But many are simply left behind for the veterinarian to deal with as, in the bluntest of terms, biological waste.
Coleen Ellis, co-chairman of the Pet Loss Professionals Alliance, says there's no reason pets shouldn't be accorded dignity when they die.
"We treat and spoil them in life," she said. "Why not do so in death?"
Ellis proposed the alliance six years ago, to offer training and develop standards. She said clients appreciate dealing with people who are specifically trained to help with the loss of a pet. It gives people "permission" to do what they want to honor their pets.
"If you tell the wrong people about your pet's death, you may not get the sympathy you need," said Ellis, who spent 16 years as a funeral director before opening the nation's first pet funeral home 11 years ago in Greenwood, Ind.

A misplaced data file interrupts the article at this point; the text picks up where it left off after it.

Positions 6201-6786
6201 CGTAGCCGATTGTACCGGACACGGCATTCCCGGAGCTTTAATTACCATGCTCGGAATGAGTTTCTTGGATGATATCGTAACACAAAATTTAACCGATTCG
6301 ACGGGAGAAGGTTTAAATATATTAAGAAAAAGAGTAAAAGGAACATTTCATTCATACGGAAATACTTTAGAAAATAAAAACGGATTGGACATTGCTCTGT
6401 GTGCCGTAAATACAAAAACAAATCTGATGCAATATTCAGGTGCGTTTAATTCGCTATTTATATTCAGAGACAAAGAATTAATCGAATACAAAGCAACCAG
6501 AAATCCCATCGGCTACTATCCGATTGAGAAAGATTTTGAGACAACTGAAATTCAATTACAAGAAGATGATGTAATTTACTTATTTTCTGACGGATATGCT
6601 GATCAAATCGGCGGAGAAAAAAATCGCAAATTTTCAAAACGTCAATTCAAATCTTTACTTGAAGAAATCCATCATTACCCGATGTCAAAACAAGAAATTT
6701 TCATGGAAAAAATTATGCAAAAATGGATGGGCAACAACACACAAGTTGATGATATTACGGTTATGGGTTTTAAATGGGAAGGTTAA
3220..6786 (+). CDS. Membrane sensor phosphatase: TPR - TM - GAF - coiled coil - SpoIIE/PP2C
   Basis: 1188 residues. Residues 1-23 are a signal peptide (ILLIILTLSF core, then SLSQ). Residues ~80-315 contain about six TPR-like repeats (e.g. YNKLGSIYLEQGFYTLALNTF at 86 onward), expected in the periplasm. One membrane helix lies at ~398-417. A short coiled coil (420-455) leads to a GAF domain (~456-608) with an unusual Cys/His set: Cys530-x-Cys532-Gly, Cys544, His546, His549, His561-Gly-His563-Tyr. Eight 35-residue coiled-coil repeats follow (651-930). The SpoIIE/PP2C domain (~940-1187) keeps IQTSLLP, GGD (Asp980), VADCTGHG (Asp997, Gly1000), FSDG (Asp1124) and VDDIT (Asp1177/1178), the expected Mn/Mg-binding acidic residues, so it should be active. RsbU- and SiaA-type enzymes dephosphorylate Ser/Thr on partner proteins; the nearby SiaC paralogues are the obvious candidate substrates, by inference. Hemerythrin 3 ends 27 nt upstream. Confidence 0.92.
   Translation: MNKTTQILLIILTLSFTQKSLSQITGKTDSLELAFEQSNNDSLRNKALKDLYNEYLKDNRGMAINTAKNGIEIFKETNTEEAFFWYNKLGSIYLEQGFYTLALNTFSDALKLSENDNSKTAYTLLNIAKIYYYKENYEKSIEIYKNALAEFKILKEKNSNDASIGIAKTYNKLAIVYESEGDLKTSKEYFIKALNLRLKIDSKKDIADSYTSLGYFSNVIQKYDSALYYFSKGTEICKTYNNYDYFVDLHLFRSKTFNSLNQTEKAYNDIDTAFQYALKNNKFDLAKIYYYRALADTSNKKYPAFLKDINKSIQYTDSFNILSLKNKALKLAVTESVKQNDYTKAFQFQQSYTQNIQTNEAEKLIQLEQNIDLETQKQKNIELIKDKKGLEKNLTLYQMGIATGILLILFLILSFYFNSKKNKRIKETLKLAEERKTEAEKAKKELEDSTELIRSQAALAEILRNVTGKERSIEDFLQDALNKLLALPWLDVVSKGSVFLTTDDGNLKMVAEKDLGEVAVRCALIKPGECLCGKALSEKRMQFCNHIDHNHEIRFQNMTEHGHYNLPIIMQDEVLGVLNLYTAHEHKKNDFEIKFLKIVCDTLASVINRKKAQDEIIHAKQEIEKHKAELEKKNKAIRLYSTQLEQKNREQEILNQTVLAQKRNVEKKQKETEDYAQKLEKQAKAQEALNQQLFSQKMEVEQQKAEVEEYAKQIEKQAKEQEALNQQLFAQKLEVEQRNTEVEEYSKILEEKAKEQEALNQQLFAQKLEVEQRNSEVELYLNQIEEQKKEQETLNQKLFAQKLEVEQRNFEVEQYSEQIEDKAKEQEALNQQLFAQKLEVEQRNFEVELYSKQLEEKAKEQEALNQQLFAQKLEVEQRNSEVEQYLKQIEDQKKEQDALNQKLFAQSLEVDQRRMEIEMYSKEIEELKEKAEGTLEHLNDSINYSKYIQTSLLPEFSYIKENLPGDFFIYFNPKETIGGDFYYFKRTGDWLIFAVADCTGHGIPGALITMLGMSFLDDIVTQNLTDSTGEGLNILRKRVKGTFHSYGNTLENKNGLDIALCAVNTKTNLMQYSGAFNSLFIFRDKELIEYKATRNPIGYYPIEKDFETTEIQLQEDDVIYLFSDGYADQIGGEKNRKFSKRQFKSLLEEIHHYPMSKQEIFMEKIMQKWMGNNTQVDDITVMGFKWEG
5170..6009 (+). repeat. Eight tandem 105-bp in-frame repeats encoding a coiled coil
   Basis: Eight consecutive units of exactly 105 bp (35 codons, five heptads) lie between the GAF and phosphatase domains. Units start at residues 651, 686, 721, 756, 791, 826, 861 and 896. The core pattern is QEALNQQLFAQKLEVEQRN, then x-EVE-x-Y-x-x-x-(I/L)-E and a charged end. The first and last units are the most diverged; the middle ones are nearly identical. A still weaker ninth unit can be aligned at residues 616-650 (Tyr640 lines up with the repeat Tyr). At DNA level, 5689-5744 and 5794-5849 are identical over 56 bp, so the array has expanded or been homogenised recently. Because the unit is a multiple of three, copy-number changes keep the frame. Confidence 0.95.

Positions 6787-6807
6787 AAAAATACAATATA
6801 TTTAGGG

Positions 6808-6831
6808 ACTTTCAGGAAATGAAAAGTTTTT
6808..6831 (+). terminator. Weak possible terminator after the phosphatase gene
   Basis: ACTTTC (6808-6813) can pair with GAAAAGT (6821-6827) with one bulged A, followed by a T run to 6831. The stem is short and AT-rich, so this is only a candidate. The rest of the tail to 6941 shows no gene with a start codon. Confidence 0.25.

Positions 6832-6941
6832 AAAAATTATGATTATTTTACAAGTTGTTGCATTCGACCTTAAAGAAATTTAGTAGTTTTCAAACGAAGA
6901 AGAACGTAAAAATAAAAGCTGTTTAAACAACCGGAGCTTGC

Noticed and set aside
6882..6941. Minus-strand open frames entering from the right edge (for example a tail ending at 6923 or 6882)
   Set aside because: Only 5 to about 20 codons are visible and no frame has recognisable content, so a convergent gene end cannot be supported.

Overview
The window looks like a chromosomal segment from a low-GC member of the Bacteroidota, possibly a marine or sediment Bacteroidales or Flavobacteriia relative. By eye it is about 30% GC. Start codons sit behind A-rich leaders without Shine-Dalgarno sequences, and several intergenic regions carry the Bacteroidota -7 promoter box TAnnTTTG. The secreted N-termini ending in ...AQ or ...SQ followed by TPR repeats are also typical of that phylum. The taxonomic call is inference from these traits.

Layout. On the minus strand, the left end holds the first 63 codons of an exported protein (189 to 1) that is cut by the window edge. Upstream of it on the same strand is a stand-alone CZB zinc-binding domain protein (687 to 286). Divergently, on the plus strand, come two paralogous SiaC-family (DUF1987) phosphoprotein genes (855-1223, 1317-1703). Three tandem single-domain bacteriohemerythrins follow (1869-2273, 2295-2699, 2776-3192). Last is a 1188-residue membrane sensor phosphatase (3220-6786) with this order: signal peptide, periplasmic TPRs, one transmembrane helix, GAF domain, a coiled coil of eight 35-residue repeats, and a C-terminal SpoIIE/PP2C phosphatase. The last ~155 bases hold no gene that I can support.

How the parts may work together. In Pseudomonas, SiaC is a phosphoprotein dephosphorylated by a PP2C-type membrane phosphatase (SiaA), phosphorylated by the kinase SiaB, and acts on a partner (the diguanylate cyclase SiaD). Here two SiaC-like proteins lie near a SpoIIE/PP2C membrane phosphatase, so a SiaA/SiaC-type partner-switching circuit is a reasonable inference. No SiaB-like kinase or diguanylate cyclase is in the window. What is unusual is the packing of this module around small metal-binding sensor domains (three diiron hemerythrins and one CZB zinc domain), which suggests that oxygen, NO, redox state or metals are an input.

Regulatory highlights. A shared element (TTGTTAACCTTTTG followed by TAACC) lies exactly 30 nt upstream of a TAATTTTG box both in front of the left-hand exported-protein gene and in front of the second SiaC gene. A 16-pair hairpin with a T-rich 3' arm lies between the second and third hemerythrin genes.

'We get it'
Animal cemeteries and crematoriums have been around the suburbs since the late 1920s. Hinsdale Animal Cemetery, whose owner is a co-founder of the pet loss professionals group, has been in business since 1926. But it is a newer phenomenon for funeral operations that deal with humans to take on pets as well.
Moss Family Paws is a division of the Batavia-based funeral home. It deals with transportation, cremation, memorialization and mourning of pets.
"We know how deeply emotional everyone is with their pets," said Andrea Stahly, marketing director for Moss. "We get it."
That understanding comes from the top down, as Bryan Moss is a devoted dog owner. His Boston terrier, Moxy, comes with him to the office.
And when the funeral home opened its own crematorium in March 2013, Moss realized he could offer clients a service that fits in with his philosophy of taking care of the whole family during a time of loss.